I recently responded to a question asking,
“How do you know if you’ve discovered your passion?”
This is a common question among many of my new clients.
Many people have a desire to pursue their passions but they aren’t real clear on what those passions might be. Therefore, they question if perhaps they’ve missed the signs of something that’s been there all along.
And this does happen for many people. For me, it was always there, but it wasn’t until later in my career that I figured out I needed to pursue my passion with a different perspective and a different approach.
Sometimes you find your passion, and sometimes your passion finds you. But in either case, you’ll be able to hear it knocking by listening for these eight clues:
1. If you’re so engaged in it you lose track of time.
How many times have you been working on something and looked up and saw two hours had passed before you realized it?
What were you doing in those two hours?
2. If you’re energized by it, as opposed to being emotionally and/or physically drained by it.
Now, of course there will be times when you’re tired from working in your passion. But usually it’s a good kind of tired.
Be sure to get your rest though. While hustle is good, you need to make time to re-energize so you don’t burn out.
3. If you’re at peace with it instead of stressed out by it.
This doesn’t mean you won’t ever get stressed while working in your passion. But if there’s far more peace than stress, you’ve probably found your passion.
4. If you’re willing to do it for free.
Don’t misunderstand me. If your passion is something you’re hoping to make a career out of, you definitely need to get paid what you’re worth.
While in the beginning you may need to do some free work to build up your portfolio, you eventually need to start charging for your expertise when there becomes a demand for it.
5. If you forget to eat.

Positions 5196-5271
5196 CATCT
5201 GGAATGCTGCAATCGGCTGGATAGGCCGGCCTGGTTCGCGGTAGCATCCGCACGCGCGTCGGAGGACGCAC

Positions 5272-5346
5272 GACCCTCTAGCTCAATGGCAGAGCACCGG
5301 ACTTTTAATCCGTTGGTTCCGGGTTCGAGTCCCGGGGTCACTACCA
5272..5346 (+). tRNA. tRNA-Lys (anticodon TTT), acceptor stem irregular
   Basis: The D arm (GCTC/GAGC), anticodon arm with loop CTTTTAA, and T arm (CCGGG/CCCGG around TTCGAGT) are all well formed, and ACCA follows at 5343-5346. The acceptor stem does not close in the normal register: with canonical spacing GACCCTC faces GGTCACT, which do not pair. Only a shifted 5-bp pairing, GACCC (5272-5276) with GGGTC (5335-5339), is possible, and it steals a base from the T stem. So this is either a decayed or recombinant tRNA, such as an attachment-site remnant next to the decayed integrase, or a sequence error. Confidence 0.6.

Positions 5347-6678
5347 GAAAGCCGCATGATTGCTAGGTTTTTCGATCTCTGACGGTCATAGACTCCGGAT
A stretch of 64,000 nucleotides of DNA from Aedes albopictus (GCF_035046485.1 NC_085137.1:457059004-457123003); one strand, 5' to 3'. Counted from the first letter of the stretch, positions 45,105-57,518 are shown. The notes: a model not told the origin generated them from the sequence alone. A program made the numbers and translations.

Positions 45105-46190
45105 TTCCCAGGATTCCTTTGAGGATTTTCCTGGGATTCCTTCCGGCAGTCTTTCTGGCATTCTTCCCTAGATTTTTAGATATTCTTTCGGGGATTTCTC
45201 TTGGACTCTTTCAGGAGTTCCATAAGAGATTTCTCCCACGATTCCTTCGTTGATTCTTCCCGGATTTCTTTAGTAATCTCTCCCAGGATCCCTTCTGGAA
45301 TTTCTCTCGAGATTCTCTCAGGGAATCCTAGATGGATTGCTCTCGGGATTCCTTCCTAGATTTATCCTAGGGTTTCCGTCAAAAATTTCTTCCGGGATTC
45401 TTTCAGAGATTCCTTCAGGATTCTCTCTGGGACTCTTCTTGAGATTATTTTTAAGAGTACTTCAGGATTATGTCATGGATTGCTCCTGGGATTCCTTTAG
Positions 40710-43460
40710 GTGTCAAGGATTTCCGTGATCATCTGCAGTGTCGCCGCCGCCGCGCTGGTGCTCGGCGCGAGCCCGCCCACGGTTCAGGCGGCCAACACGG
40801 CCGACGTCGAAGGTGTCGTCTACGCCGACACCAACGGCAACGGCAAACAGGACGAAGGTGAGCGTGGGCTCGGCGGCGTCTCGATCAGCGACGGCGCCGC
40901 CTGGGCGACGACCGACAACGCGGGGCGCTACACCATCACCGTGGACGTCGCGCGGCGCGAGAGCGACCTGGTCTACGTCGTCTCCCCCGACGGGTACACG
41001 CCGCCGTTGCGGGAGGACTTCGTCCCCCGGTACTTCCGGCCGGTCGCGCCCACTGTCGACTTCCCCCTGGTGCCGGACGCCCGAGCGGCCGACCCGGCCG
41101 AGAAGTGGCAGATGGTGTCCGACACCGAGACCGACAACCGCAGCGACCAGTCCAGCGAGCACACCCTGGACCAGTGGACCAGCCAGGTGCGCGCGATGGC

This one is an easy clue for me personally. If I find myself skipping or delaying a meal for something, I know I must be really passionate about it!
But just like you need enough sleep to be healthy, you also need to maintain a balanced diet to keep your passion productive.
6. If you wake up in the morning looking forward to it.
Since I started working for myself in pursuit of my own passion, I no longer dread Monday mornings.
In fact, I actually look forward to them!
7. When it doesn’t feel like work.
I’m very passionate about my work, but it often doesn’t feel like work. When that happens, sometimes it’s hard for me to take a break from my work.
But again, balance and moderation in everything is what keeps me productive and helps me avoid burn-out.
Being a workaholic is not healthy, nor is it necessary. We all need to stop falling for the glorification of workaholism and busyness.
8. OR, when at times it does feel like work.
Even if it does feel like work but you’re willing to persevere and push through the tough times instead of just giving up or quitting when it gets hard, you’ve probably found your passion.
There have been numerous times of challenge in pursuing my own passions, but I never had a desire to give up no matter what the challenge was.
This is the true definition of passion.
Designing Your Life
In addition to (and in overlap of) the above, the authors of Designing Your Life (Bill Burnett and Dave Evans) pose the question,
“What things in your daily routine make you feel all (or most) of the following?”
- Complete involvement in an activity.
- A clear idea of exactly what to do and how to do it.
- Calmness and peace.
- Time is gone before you know it.
Burnett and Evans refer to this as “flow,” or in other words, total engagement. Flow feels more like play than work, and it includes not being concerned about the outcomes of what you’re engaged in.
Fear of Failure
I consider a lack of concern about the outcomes to be a willingness to fail and to learn from that failure.
But there are some people who allow their fear of failure to put a damper on their passions and they never end up pursuing those passions.
Let’s cut to the chase. The fear of failure will always be there. You just have to decide if your fear of never knowing what would’ve happened is greater than your fear of failure.
I hope it is, because if you let fear of failure win, you’re not only missing out, but so are all the people who could benefit from your passion.
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